Idiots like me have been posting this clip all over the internet. It’s huge. It’s, as they say, “gone viral”. And so, MTV have decided to cut the scene with the punch out of the episode. They said that “seeing how the video footage has been taken out of context to not show the severity of this act or the resulting consequences, MTV has decided not to air Snooki being physically punched in next week’s episode.” I’m no expert, but if they’re that concerned about the context of the clip, I would have thought that the best way to give some context would be to show it in full? If I search for this clip now, I just get a load of user-uploaded videos taken from the the promo clip. If MTV don’t show the full clip, with context, then this is all there will ever be. There won’t ever be context.

Oh well. Punch or no punch, this show is still ridiculously entertaining.


Nicolas Cage, Goodwill Ambassador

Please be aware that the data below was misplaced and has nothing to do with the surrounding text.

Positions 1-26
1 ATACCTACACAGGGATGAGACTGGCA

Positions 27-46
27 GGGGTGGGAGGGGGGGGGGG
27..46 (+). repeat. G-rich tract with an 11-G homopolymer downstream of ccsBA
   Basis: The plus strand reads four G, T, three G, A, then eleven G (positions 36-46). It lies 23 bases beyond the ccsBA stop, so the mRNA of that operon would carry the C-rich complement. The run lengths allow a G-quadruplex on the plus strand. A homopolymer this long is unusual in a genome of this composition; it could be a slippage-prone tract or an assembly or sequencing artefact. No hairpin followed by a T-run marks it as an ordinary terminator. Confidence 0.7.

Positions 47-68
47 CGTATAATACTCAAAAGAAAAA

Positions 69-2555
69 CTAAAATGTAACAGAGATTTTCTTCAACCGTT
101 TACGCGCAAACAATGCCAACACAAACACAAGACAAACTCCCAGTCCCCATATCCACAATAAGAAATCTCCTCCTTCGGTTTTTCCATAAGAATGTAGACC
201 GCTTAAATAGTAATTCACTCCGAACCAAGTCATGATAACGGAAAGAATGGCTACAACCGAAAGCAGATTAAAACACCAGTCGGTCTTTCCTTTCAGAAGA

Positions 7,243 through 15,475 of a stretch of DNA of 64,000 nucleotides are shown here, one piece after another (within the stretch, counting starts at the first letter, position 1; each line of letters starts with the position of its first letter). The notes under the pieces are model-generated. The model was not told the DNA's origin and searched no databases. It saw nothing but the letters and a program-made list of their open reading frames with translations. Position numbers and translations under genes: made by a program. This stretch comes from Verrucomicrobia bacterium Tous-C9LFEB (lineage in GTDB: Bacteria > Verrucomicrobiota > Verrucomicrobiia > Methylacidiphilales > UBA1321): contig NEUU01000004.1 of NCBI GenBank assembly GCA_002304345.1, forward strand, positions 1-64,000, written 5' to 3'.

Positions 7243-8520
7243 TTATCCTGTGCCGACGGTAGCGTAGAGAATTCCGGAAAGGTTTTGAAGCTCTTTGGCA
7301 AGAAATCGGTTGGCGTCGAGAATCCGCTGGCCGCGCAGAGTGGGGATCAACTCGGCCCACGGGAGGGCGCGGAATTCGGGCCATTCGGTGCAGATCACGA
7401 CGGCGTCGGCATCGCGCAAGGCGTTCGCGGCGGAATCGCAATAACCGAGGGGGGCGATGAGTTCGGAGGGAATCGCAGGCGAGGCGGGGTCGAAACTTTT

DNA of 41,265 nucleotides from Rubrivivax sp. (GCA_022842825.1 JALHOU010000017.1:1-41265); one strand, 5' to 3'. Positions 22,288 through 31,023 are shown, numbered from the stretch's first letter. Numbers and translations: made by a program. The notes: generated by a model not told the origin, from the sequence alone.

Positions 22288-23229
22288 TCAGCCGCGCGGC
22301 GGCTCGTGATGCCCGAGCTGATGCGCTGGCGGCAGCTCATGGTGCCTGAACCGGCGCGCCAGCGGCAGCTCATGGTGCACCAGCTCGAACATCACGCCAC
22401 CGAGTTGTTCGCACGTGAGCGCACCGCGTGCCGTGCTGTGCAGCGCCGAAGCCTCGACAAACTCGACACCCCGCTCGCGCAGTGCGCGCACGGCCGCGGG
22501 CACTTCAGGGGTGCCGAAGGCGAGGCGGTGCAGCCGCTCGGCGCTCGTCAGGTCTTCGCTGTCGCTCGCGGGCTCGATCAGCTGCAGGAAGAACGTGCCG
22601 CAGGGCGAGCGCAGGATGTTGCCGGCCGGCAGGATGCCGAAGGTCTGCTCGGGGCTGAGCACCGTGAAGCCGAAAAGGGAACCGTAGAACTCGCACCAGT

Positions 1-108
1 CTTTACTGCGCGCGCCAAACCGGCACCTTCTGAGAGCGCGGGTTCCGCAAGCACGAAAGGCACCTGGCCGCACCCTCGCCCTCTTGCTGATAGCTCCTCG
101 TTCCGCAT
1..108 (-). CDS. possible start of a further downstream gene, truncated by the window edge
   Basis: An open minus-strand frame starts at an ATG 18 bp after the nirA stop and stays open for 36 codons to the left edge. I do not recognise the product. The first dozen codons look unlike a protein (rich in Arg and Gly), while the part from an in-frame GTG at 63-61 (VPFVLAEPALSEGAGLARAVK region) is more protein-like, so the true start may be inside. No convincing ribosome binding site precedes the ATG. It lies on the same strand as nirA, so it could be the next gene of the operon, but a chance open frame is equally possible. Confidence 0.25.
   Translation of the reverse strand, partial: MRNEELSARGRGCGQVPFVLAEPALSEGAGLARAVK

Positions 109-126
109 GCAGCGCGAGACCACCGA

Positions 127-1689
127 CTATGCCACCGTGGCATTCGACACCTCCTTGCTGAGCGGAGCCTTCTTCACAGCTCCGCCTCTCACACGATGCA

This is just bizarre, Nicolas Cage has been appointed Goodwill Ambassador for the UN Office on Drugs and Crime. My favourite quote from the press release:

> “Until today, justice has been a cause without a rebel. Now we have one,” said [UNODC Executive Director] Mr. Costa.

Cage has said that he will “use the performing arts as an engine for global justice and victim support”.

Now, let’s take a look at a couple of Nicolas Cage’s movies that are coming out in 2010.
Drive Angry – “A vengeful father chases after the men who killed his daughter”.
The Hungry Rabbit Jumps – “After his wife is assaulted, a husband enlists the services of a vigilante group to help him settle the score”

This is Nicolas Cage’s interpretation of “global justice”? What next? A right-wing homophobic actor with a history of drug use and sexual assault being elected governor of California?

Wait, what?


Call of Duty: Modern Warfare 2

When it comes to videogames, sequels tend to be less like the Godfather II and more like Jurassic Park II: The Lost World. Rather than making something that stands alone, that rips up the play-book and starts over from scratch and, as a result, creates something truly exceptional, you tend to just get more of the same, only slightly bigger and slightly sillier. So instead of “I know it was you Fredo. You broke my heart!”, you get Jeff Goldblum’s child lepping about on monkey-bars and drop-kicking a velociraptor out a window. (Not that I’m making a judgement-call here, both films have their times and places.)